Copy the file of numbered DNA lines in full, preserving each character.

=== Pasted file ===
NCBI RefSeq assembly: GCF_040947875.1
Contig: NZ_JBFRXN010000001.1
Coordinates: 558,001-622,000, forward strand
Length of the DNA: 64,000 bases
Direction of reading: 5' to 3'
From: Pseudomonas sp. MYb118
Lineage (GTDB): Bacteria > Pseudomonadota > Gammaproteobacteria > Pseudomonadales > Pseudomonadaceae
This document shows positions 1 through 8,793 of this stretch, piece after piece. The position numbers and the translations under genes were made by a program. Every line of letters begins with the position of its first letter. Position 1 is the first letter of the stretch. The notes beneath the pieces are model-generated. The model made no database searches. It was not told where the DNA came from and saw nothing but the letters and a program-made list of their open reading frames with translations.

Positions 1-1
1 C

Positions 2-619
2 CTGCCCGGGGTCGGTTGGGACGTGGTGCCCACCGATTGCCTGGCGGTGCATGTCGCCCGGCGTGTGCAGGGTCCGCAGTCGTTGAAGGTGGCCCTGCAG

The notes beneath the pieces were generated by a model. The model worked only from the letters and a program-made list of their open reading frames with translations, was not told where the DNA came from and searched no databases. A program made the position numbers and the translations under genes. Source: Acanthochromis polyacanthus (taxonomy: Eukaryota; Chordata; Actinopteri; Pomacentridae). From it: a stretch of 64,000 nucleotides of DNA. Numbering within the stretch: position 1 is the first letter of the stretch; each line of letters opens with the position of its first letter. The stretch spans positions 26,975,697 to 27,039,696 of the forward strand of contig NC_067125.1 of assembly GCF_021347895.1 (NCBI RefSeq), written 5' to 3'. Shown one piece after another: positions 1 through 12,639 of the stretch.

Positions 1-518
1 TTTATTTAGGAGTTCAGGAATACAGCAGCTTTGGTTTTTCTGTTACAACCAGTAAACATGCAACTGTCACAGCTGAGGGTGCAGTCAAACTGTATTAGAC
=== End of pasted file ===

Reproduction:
NCBI RefSeq assembly: GCF_040947875.1
Contig: NZ_JBFRXN010000001.1
Coordinates: 558,001-622,000, forward strand
Length of the DNA: 64,000 bases
Direction of reading: 5' to 3'
From: Pseudomonas sp. MYb118
Lineage (GTDB): Bacteria > Pseudomonadota > Gammaproteobacteria > Pseudomonadales > Pseudomonadaceae
This document shows positions 1 through 8,793 of this stretch, piece after piece. The position numbers and the translations under genes were made by a program. Every line of letters begins with the position of its first letter. Position 1 is the first letter of the stretch. The notes beneath the pieces are model-generated. The model made no database searches. It was not told where the DNA came from and saw nothing but the letters and a program-made list of their open reading frames with translations.

Positions 1-1
1 C

Positions 2-619
2 CTGCCCGGGGTCGGTTGGGACGTGGTGCCCACCGATTGCCTGGCGGTGCATGTCGCCCGGCGTGTGCAGGGTCCGCAGTCGTTGAAGGTGGCCCTGCAG

The notes beneath the pieces were generated by a model. The model worked only from the letters and a program-made list of their open reading frames with translations, was not told where the DNA came from and searched no databases. A program made the position numbers and the translations under genes. Source: Acanthochromis polyacanthus (taxonomy: Eukaryota; Chordata; Actinopteri; Pomacentridae). From it: a stretch of 64,000 nucleotides of DNA. Numbering within the stretch: position 1 is the first letter of the stretch; each line of letters opens with the position of its first letter. The stretch spans positions 26,975,697 to 27,039,696 of the forward strand of contig NC_067125.1 of assembly GCF_021347895.1 (NCBI RefSeq), written 5' to 3'. Shown one piece after another: positions 1 through 12,639 of the stretch.

Positions 1-518
1 TTTATTTAGGAGTTCAGGAATACAGCAGCTTTGGTTTTTCTGTTACAACCAGTAAACATGCAACTGTCACAGCTGAGGGTGCAGTCAAACTGTATTAGAC